Update added 20 Oct 2021
To add value to this discussion, I am adding comments from experts posted on the LinkedIn post.  Thanks to all who read this article and shared their views on this question.

Devadas P M | Director at EFFICIENC'IE
Hi Prasanta, This is the topic which I love the most. I am glad you mentioned 75% as planned efficiency. There are a lot of factories which are struggling at 50 and 60 % even today. The real fact is that we will get what we aim for. That is how we crossed each milestone of 60% then 70%, 80%, and even lines touching 90%. Dedication and seamless working between departments will help factories to cross the barriers. Motivational rewards to the workforce, low-cost automation, and kaizen everywhere can accelerate the journey.

Ed Dominguez | Vice President of Manufacturing at Valley Forge Flag Company, Inc.

When I was at Hanes my knit underwear sewing plants in Thailand and Vietnam were all over 100% Efficiency.

Frank Lomax | A 77-year-old Retired Professional in Garment Technology & Manufacturing Management
To understand the issues behind this oversimplified topic I suggest that everyone Googles ' introduction to work-study by ILO (4th edition) ' buy a copy and read it from cover to cover. As a Non Work Study or GSD Practitioner, ex Coats PLC., who ran factories, planned and implemented productivity improvement projects, and project managed the installation of turnkey garment factories, I worked with many managers and practitioners over that time. The knowledge gained here very much helps sweep away the 'Smoke & Mirrors' one is often presented with that is usually used to exploit the workforce and unjustly line the pockets of the wealthy.

Alan Cannon Jones | Principal Consultant

Following on from Frank's comments. Frank has put this precisely and I add from my experience that humans are not robots so do not work or operate as robotics. Apart from personal working performance, there are so many factors of which some are outside the responsibility of the person. If my factory performance was 90% then this was acceptable.

Peter Atkinson | Retired but still an Industrial Engineer
Alan Cannon Jones thanks for the reply. Be careful of performance-based payments, which tend to be the start of a downward trend.

Gery EMONDS | General Manager ( Bangladesh Liaison Office ) at Triton Textile Ltd ⎮ Global Sourcing & Production of Fashion & Apparel

In a true labor-intensive industry as the apparel mfg sector is, a factory really has a hard time hitting 100% efficiency ( human worker is not the same as machine ), but with the right tools and management and training, something close(r) to 100% could be feasible. However, in Bangladesh, most of the factories run at about 50-60% efficiency level, and this should be improved over the years of operation, so as to be able to serve the buyer(s) better ( better cost control means better prices offered means more orders ).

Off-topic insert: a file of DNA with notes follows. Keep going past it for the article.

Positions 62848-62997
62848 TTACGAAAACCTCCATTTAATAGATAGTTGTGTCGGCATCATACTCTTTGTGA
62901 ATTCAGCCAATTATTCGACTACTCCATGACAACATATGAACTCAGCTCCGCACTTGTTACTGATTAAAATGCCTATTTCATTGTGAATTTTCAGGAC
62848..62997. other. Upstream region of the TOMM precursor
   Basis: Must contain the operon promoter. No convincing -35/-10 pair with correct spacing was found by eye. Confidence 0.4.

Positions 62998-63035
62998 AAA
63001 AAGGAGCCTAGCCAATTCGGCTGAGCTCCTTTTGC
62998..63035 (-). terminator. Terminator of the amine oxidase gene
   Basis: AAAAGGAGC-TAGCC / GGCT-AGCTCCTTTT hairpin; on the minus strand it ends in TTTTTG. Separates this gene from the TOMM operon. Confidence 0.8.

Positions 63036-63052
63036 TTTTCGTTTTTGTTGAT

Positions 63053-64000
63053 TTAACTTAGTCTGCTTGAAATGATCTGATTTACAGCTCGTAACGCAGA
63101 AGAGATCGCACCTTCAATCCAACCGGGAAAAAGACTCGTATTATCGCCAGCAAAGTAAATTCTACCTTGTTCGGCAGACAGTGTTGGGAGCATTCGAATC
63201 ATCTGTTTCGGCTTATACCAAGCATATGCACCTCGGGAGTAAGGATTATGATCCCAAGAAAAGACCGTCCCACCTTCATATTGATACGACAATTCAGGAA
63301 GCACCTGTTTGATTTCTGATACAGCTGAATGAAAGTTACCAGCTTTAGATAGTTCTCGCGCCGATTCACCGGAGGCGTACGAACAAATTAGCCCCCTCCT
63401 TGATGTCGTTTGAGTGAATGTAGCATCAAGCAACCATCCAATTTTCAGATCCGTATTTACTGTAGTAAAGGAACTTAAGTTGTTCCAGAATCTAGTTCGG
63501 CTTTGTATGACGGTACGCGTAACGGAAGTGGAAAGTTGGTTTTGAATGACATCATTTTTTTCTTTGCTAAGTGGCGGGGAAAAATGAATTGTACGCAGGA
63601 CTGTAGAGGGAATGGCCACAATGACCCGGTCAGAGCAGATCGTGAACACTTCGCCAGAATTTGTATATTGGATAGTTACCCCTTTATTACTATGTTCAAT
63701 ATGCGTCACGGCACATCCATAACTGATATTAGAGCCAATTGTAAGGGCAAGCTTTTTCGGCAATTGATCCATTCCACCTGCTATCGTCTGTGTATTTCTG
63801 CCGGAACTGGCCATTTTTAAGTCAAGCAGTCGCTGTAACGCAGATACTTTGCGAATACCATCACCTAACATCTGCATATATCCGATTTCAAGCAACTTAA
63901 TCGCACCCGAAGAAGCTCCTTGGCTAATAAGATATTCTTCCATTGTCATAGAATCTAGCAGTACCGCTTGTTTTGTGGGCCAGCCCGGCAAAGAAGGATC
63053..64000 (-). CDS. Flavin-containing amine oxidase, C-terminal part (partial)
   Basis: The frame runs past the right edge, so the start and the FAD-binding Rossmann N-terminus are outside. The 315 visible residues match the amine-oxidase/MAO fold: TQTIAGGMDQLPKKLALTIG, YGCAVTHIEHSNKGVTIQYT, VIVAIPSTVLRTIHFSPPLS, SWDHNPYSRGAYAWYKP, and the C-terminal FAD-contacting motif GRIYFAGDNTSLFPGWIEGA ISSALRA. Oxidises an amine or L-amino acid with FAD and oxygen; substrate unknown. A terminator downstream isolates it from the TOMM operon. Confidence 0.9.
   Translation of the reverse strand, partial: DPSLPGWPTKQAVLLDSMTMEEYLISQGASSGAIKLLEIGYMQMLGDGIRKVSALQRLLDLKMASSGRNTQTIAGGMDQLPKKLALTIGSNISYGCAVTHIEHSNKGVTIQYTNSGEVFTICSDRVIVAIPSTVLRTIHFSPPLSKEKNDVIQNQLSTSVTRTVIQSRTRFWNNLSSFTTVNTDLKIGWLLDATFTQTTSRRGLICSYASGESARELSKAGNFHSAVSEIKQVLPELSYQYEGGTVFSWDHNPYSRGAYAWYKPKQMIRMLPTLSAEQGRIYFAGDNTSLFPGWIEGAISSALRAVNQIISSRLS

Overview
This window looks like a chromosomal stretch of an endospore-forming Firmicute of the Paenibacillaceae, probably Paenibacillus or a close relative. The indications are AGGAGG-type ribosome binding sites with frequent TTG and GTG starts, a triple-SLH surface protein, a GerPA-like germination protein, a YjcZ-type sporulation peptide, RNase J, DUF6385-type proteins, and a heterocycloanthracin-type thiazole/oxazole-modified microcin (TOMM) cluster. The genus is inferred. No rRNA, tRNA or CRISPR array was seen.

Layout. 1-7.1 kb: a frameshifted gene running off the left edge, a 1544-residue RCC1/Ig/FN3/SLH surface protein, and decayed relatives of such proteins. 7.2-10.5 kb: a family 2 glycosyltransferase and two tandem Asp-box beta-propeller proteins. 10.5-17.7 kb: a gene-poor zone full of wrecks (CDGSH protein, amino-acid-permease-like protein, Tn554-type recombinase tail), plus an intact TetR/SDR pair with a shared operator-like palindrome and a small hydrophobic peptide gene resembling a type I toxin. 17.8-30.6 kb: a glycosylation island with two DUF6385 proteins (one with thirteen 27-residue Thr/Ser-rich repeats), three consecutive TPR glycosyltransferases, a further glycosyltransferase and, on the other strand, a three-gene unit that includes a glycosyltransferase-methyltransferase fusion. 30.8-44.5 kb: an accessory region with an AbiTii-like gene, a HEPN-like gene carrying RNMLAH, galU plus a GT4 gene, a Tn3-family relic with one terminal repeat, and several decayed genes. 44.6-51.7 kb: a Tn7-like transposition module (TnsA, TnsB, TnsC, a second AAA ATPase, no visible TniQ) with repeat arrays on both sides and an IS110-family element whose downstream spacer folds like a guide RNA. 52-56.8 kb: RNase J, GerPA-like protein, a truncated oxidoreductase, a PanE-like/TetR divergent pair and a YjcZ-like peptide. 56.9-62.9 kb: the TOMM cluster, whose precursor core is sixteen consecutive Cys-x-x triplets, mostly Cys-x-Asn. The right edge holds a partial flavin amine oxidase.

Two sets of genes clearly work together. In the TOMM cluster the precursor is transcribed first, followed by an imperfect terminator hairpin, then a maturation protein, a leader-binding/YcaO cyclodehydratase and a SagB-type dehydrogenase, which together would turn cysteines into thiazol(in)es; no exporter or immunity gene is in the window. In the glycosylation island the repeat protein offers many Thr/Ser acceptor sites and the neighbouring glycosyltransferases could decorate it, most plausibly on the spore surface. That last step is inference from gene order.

Stephen Dodgson
That's a great question, Prasanta Sarkar. And you have made several valid points to answer your own question. Here is my explanation; firstly, the acknowledged practice in our industry is we set a target for the number of standard minutes (SMV) for any given style when we design, cost and plan. This should be done using the global standard, GSD from GSD (Corporate) Ltd. This is your baseline and assumes a standard operating environment. However, once we start the mass manufacturing process, we will variably encounter a large number of factors that will impact our ability to match that standard, most of which will impact it in a negative manner i.e. it will take more minutes to produce that garment than it costs. 
These include individual operator performance, incorrect line balancing, shortage of materials, machine breakdown, thread breakage, re-work/repairs, start-up curves, etc. You correctly identified many of those in your note. Finally, once the order is complete we can study the actual time taken versus the planned time, and use that data to calculate our efficiency. This is a high-level explanation, anyone wanting to know more detail can reach out to the many SME on GSD, who reside Coats Digital

Tony Wegner | Director at Imaging First / iCAD UK

75% can actually be the peak utilisation used. A "style change" on a production line can impact heavily until the line is used to handling that style. It all depends on how many machinists are on a line, how long the production run is on a style, and how often there are mishaps....like machine breakdown, re-cut panels for fabric faults, shortage of trims......and.....people aren't robots. I have known lines hit 98 ut.....and also 5 ut.... feed it right and it will flourish.

KS Vicky Kasa Raja | Lean Six Sigma Manager at Jabi

If we plan 75% from the designed capacity, we are losing 15% and this will definitely make the investor worry. Furthermore, the 15% can hide a lot of information the management wants to know.. thoughts?

Peter Atkinson | Retired but still an Industrial Engineer

Plan to fail. Target 100% and work on the gap.

Prasanta Sarkar

Prasanta Sarkar is a textile engineer and a postgraduate in fashion technology from NIFT, New Delhi, India. He has authored 6 books in the field of garment manufacturing technology, garment business setup, and industrial engineering. He loves writing how-to guide articles in the fashion industry niche. He has been working in the apparel manufacturing industry since 2006. He has visited garment factories in many countries and implemented process improvement projects in numerous garment units in different continents including Asia, Europe, and South Africa. He is the founder and editor of the Online Clothing Study Blog.